Patil’s plans read out of a textbook and outlined measures that should have been in place for the last 2 decades. He talked about setting up a coastal police with fast patrol boats but did not say how this is different from the Coast Guard. He talked about raising another 300 battalions of Central police forces but did not reveal how he plans to combat terror in the interim. He surprised everyone that he will now come up with a mega city policing plan when there was enough intelligence to show attacks on urban population. He promised to make extra efforts to strengthen intelligence gathering but did not reveal how he

plans to do this. He wanted to modernize the police forces in the States but did not say how. He promised to seek International cooperation but did not say what he was going to ask them—there are already multiple forums dealing with terrorism internationally and India is already part of 12 such forums. He said terrorism was no longer confined to the border areas but had spread to hinterlands—again something that everyone knows and nothing is being done by his ministry to contain it. He also revealed that the borders were secured through fences on the western and eastern sides—which is an overstatement as continued Army and intelligence reports say that infiltration continues at a greater pace. He said that terrorists were entering the country by sea and air which is again not new information as his own intelligence agencies have been saying the same thing.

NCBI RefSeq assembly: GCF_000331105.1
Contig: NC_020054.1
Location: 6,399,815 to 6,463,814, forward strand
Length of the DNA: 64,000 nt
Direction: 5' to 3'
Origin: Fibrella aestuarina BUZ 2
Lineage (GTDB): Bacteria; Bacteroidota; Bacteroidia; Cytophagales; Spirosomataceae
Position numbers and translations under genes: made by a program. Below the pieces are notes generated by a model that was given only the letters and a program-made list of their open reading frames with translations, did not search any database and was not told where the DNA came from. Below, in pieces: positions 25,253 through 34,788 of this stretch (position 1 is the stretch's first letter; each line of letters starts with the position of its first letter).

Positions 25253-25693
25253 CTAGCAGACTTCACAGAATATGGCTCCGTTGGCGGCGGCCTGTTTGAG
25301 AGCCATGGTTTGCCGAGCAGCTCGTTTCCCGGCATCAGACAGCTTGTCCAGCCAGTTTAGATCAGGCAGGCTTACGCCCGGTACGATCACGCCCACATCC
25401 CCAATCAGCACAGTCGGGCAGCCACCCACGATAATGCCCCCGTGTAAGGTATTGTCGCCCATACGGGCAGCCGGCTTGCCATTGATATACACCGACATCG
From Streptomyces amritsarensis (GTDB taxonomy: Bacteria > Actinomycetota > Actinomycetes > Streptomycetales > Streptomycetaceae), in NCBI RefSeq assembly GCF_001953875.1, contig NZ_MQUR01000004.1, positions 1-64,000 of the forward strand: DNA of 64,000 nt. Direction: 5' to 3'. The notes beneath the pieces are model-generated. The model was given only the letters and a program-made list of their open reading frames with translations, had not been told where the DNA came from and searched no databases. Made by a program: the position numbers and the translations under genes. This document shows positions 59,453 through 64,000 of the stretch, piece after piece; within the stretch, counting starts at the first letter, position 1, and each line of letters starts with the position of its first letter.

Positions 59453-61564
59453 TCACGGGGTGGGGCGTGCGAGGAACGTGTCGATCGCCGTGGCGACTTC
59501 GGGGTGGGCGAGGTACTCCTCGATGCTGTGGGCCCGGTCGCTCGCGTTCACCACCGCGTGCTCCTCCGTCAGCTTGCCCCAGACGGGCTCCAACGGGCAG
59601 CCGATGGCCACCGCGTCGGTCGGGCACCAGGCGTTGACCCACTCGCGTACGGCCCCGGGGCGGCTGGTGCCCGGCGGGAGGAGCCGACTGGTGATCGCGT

In a classic display of narrow, selfish, and self-serving politics, Railway Minister Lalu Prasad tried to link the rise in terrorism to the demolition of the Babri Masjid and accused the BJP as the original perpetrators terrorism. He trivialized organized terrorism by mocking the events leading up to and subsequent handling of the Kandahar hijacking. While most members from the treasury benches laughed at the joke, the failed to see the seriousness of the issue. The unfortunate lack of political accountability process in India will continue to provide cover to those who take the death and mayhem of terrorism as means to lampoon political rivals.

Most countries have adopted laws that are more stringent than POTA to fight terror and India is the only nation that has discarded stronger anti-terror laws for the wrong reasons. The biggest problem with POTA is that it lacked due process, checks and balances, enforcement requirements, and oversight mechanisms. Draconian laws such as POTA are intrinsically bad and have the propensity for misuse. There were many instances when POTA proved most useful to catch criminals but were also abused to nail political opponents. Instead of strengthening those weaknesses, political leaders chose to abort the law and compromise the safety of the nation.

However, POTA alone is not the answer. The measures cited by the Patil are shockingly pedantic and it is surprising that many of these measures are already not in place. What India needs is unity, clarity, and cohesion in thought, practice, and deeds.